$$A_{4}=\begin{matrix} & & & 6& \\ & & & 5& \\ & & & 4& \\ 5 & 10& 2& 0& 3\\ & & & 5& \\ \end{matrix}$$

$$A_{4}=\begin{matrix} 0 & 5& 6& 6& 9 \\ 4 & 0& 1& 5& 7\\ 3 & 8& 0& 4& 7\\ 5 & 10& 2& 0& 3\\ 2 & 7& 7& 5& 0 \\ \end{matrix}$$

Step 6

Considering the above adjacency matrix as the input, derive another matrix A0 by keeping only first rows and columns intact. Take k = 1, and replace all the other values by A[i,k]+A[k,j].

$$A_{5}=\begin{matrix} & & & & 9 \\ & & & & 7\\ & & & & 7\\ & & & & 3\\ 2 & 7& 7& 5& 0 \\ \end{matrix}$$

$$A_{5}=\begin{matrix} 0 & 5& 6& 6& 9 \\ 4 & 0& 1& 5& 7\\ 3 & 8& 0& 4& 7\\ 5 & 10& 2& 0& 3\\ 2 & 7& 7& 5& 0 \\ \end{matrix}$$

## Analysis

From the pseudocode above, the Floyd-Warshall algorithm operates using three for loops to find the shortest distance between all pairs of vertices within a graph. Therefore, the time complexity of the Floyd-Warshall algorithm is O(n3), where ‘n’ is the number of vertices in the graph. The space complexity of the algorithm is O(n2).

### Example

Following is the implementation of Floyd Warshall Algorithm to find the shortest path in a graph using cost adjacency matrix -

#include<stdio.h>
int min(int,int);
void floyds(int p[10][10],int n){
int i,j,k;
for (k=1; k<=n; k++)
for (i=1; i<=n; i++)
for (j=1; j<=n; j++)
if(i==j)
p[i][j]=0;
else
p[i][j]=min(p[i][j],p[i][k]+p[k][j]);
}
int min(int a,int b){
if(a<b)
return(a);
else
return(b);
}
void main(){
int w,n,e,i,j;
n = 3;
e = 3;
int p[10][10];
for (i=1; i<=n; i++) {
for (j=1; j<=n; j++)
p[i][j]=999;
}
p[1][2] = 10;
p[2][3] = 15;
p[3][1] = 12;
printf("\n Matrix of input data:\n");
for (i=1; i<=n; i++) {
for (j=1; j<=n; j++)
printf("%d \t",p[i][j]);
printf("\n");
}
floyds(p,n);
printf("\n Transitive closure:\n");
for (i=1; i<=n; i++) {
for (j=1; j<=n; j++)
printf("%d \t",p[i][j]);
printf("\n");
}
printf("\n The shortest paths are:\n");
for (i=1; i<=n; i++)
for (j=1; j<=n; j++) {
if(i!=j)
printf("\n <%d,%d>=%d",i,j,p[i][j]);
}
}


### Output

Matrix of input data:
999 	10 	999
999 	999 	15
12 	999 	999

Transitive closure:
0 	10 	25
27 	0 	15
12 	22 	0

The shortest paths are:

<1,2>=10
<1,3>=25
<2,1>=27
<2,3>=15
<3,1>=12
<3,2>=22

#include <iostream>
using namespace std;
void floyds(int b[][3]){
int i, j, k;
for (k = 0; k < 3; k++) {
for (i = 0; i < 3; i++) {
for (j = 0; j < 3; j++) {
if ((b[i][k] * b[k][j] != 0) && (i != j)) {
if ((b[i][k] + b[k][j] < b[i][j]) || (b[i][j] == 0)) {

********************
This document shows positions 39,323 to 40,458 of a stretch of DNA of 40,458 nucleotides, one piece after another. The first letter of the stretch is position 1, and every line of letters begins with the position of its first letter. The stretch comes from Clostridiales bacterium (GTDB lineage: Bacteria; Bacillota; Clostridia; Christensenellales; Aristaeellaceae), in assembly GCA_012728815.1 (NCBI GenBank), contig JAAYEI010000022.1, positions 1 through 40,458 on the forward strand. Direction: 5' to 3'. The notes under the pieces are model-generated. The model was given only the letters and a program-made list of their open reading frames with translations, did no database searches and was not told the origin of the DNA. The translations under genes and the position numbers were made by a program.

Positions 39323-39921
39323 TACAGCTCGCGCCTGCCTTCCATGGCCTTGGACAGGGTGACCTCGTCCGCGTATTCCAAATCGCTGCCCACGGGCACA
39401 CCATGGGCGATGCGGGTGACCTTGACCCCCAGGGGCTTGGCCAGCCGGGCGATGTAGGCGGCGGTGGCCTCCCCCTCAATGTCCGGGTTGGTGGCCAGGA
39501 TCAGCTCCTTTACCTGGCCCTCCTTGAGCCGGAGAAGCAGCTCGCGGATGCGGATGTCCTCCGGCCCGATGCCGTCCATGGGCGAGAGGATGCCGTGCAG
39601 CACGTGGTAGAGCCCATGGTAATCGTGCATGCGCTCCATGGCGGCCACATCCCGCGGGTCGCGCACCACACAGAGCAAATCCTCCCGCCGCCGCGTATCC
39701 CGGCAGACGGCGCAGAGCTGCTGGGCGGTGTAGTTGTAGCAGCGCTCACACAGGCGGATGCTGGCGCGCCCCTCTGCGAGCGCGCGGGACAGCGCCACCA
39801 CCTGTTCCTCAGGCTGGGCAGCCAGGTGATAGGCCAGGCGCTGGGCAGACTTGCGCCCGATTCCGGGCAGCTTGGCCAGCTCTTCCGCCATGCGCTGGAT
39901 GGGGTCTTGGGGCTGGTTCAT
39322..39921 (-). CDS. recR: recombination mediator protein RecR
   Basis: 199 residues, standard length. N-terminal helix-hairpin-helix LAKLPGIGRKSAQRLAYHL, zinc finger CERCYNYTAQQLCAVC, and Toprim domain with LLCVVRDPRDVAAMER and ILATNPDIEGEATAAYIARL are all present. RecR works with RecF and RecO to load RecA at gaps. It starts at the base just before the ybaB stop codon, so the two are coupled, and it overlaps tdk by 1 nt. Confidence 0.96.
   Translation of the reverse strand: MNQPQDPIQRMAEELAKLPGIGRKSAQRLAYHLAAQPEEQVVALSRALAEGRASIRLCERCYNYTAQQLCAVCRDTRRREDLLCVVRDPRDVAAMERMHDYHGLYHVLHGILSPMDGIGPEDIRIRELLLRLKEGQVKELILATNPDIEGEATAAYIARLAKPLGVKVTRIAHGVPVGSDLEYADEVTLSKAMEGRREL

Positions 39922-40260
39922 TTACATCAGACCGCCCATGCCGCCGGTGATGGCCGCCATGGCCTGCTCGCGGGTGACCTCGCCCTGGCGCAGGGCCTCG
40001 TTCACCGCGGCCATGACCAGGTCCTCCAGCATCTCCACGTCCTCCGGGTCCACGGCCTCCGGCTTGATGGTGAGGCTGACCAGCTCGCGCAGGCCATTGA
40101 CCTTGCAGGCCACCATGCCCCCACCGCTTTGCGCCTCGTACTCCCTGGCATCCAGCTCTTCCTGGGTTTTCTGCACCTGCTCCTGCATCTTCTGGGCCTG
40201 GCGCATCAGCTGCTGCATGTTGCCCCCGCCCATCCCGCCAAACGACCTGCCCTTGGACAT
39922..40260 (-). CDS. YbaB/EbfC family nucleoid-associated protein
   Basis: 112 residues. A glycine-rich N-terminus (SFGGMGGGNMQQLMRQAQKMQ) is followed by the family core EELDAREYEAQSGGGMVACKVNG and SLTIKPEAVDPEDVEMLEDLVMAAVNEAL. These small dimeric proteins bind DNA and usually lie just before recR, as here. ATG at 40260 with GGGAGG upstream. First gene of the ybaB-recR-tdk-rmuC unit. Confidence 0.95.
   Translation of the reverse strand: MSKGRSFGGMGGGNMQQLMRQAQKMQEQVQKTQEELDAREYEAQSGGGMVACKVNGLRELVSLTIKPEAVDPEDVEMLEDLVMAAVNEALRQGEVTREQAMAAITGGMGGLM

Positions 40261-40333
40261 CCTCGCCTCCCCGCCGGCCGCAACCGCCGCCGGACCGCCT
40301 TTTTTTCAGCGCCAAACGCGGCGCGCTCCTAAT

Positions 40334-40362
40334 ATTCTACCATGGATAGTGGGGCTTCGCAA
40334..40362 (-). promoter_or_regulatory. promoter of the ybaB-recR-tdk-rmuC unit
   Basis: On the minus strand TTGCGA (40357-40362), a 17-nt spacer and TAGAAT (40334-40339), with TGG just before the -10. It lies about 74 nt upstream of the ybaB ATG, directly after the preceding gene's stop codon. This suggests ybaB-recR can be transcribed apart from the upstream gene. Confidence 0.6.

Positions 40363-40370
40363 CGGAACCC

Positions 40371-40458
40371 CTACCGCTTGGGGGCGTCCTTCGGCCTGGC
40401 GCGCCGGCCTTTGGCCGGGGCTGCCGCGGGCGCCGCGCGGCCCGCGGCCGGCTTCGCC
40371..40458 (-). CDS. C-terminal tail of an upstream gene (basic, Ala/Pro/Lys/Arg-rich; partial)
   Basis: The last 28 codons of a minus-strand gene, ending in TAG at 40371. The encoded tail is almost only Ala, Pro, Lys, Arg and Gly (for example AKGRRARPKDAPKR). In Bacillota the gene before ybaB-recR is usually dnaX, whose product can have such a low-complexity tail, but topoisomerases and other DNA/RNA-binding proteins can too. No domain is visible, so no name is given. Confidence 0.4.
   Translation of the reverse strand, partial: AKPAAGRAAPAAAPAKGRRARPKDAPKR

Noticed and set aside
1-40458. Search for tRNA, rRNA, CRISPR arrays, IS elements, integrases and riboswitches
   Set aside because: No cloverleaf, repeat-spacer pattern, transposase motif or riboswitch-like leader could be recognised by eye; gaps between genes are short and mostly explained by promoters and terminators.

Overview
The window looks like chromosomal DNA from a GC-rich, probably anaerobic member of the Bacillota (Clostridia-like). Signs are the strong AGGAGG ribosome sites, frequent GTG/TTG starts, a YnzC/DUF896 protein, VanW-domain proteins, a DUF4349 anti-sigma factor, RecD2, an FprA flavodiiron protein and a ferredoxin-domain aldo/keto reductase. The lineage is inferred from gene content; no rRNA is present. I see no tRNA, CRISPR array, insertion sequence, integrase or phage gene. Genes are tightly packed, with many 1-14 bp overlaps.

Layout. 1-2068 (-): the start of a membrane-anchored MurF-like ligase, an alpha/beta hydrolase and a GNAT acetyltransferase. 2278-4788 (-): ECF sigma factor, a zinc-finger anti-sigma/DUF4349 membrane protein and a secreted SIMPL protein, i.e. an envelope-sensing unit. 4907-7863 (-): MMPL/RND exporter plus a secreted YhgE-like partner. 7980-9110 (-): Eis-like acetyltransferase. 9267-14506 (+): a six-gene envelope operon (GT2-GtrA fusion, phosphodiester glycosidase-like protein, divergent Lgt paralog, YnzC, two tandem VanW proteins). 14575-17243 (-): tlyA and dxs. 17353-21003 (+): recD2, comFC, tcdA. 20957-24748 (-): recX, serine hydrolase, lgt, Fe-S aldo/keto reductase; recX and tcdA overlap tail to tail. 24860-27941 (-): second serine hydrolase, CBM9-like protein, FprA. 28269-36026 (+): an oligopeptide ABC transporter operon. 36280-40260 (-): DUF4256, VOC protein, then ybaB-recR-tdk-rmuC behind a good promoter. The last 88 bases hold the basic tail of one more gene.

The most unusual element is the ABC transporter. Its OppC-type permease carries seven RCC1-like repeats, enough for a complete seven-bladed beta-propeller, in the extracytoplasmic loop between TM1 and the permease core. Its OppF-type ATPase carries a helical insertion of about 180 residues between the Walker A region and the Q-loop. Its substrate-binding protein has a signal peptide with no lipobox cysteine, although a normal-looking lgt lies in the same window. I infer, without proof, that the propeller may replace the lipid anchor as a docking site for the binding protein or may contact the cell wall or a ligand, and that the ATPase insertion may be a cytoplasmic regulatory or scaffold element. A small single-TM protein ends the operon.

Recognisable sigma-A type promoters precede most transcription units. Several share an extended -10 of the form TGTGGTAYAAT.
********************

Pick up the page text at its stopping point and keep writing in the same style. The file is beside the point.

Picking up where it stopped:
b[i][j] = b[i][k] + b[k][j];
}
}
}
}
}
for (i = 0; i < 3; i++) {
cout<<"\nMinimum Cost With Respect to Node:"<<i<<endl;
for (j = 0; j < 3; j++) {
cout<<b[i][j]<<"\t";
}
}
}
int main(){
int b[3][3];
for (int i = 0; i < 3; i++) {
for (int j = 0; j < 3; j++) {
b[i][j] = 0;
}
}
b[0][1] = 10;
b[1][2] = 15;
b[2][0] = 12;
floyds(b);
return 0;
}


### Output

Minimum Cost With Respect to Node:0
10 20 30
Minimum Cost With Respect to Node:1
20 0 15
Minimum Cost With Respect to Node:2
30 15 0

public class FloydWarshall {
static void floyds(int b[][]){
int i, j, k;
for (k = 0; k < 3; k++) {
for (i = 0; i < 3; i++) {
for (j = 0; j < 3; j++) {
if ((b[i][k] * b[k][j] != 0) && (i != j)) {
if ((b[i][k] + b[k][j] < b[i][j]) || (b[i][j] == 0)) {
b[i][j] = b[i][k] + b[k][j];
}
}
}
}
}
for (i = 0; i < 3; i++) {
System.out.println("\nMinimum Cost With Respect to Node:" + i);
for (j = 0; j < 3; j++) {
System.out.println(b[i][j] + "\t");
}
}
}
public static void main(String args[]){
int b[][] = new int[3][3];
for (int i = 0; i < 3; i++) {
for (int j = 0; j < 3; j++) {
b[i][j] = 0;
}
}
b[0][1] = 10;
b[1][2] = 15;
b[2][0] = 12;
floyds(b);
}
}


### Output

Minimum Cost With Respect to Node:0
0
10
25

Minimum Cost With Respect to Node:1
27
0
15
Minimum Cost With Respect to Node:2
12
22
0

# Number of vertices
nV = 4
INF = 999

# Algorithm
def floyd(G):
dist = list(map(lambda p: list(map(lambda q: q, p)), G))

for r in range(nV):
for p in range(nV):
for q in range(nV):
dist[p][q] = min(dist[p][q], dist[p][r] + dist[r][q])
sol(dist)

# Printing the output
def sol(dist):
for p in range(nV):
for q in range(nV):
if(dist[p][q] == INF):
print("INF", end=" ")
else:
print(dist[p][q], end=" ")
print(" ")

G = [[0, 5, INF, INF],
[50, 0, 15, 5],
[30, INF, 0, 15],
[15, INF, 5, 0]]
floyd(G)


### Output

0  5  15 10
20 0  10 5
30 35 0  15
15 20 5  0